by Andru McCracken
It may be the vibrant heart of the community, but during its second year of operations, Valemount’s Three Ranges Brewing Co. had to weather a perfect storm in order to survive and the impact of that storm continues to this day.
After five years of operations, the enterprise still isn’t paying the owners a living wage, according to Michael Lewis and Rundi Anderson who started the brewery in 2013. A series of setbacks, a computer virus, a rogue beer-destroying yeast and a bad deal on a massive capital purchase have soaked up the couple’s capital and savings.
The problems started in their second year, when they decided to buy a canner to increase production. Lewis found a canner for sale through an online brewer’s forum from Carson City, Nevada. The canner was still being fabricated, but Lewis contacted the manufacturer to determine that the selling party did in fact own it. Then Lewis and Anderson borrowed money to pay for it. The canner, worth $45,000, never materialized.
The seller disappeared.
Ultimately the seller was brought to civil court and was ordered to pay back the money and damages, however they have not received the money.
The impact on the brewery was substantial. The missing money meant Anderson and Lewis lost the opportunity to purchase a home in Valemount’s heating housing market and it left the brewery under-capacity, underfunded and unable to meet growing demand.
In many respects the brewery is wildly successful. Anderson and Lewis say as much in a sit-down interview at the Goat office. However, it’s clear both are also worried about the future.
The brewery is a popular spot for locals to gather. They have established brand recognition throughout the province and this fall the company’s Tail Slap IPA won top prize in a British Columbia competition for the best ‘North American Style’ IPA. However, without the production capacity to sell more and with increasing costs, the brewery is at a standstill.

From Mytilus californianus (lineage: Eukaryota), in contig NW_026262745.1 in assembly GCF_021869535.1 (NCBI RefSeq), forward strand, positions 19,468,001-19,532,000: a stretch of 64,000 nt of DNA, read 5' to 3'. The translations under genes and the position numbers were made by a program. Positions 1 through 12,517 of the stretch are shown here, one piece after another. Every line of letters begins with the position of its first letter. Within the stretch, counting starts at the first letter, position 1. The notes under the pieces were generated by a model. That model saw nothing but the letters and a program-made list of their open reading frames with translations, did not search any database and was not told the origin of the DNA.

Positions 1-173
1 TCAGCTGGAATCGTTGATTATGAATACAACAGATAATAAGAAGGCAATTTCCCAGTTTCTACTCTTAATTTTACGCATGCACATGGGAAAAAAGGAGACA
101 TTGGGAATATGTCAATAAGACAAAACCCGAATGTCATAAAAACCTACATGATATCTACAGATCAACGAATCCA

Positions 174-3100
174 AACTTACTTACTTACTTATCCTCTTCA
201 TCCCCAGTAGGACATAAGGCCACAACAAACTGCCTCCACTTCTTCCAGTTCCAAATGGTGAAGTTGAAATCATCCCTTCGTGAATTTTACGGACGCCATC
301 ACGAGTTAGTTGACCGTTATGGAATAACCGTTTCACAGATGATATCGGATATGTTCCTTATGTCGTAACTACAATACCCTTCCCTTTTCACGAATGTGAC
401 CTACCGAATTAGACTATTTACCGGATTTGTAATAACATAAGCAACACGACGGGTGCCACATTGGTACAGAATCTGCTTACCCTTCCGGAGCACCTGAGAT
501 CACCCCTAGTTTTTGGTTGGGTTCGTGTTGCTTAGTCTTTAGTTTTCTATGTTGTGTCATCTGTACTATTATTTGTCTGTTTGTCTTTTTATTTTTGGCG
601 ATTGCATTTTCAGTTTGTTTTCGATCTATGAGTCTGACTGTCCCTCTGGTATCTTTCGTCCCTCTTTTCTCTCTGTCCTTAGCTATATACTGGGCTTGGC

Looking for new investment
Now the pair is considering taking new investment to increase production.
“The limitations and challenges we’ve had along the way that put us in this predicament,” Lewis said. “I’m just working towards figuring out the next steps.”
Lewis said the business stands on its own, but it is not able to grow.
“Everything that we’ve built this business on has been about organic growth and trying to do everything we can with it,” said Lewis. “Our first step outside that was the canner… which obviously hasn’t paid for itself yet.”
“I don’t believe in infinite growth, but I believe in building it to a very sustainable point.”
“I think we’re doing very well,” said Anderson, “But we’re kind of at the point where we could just continue to spin our wheels or we could try and figure out at what point do we stop spinning and have a sustainable business.”
Lewis chimes in: “A sustainable profitable business. It doesn’t have to be a huge profit, just kind of be something that we can eventually take our natural paychecks off.”
Anderson said that unless they take on investors, the foreseeable future is same.
If you are fan of the brewery and want to help, Anderson and Lewis have the solution. Drink more beer, especially in the winter. Anderson said that if their winter sales paralleled their summer sales the would have a thriving local business.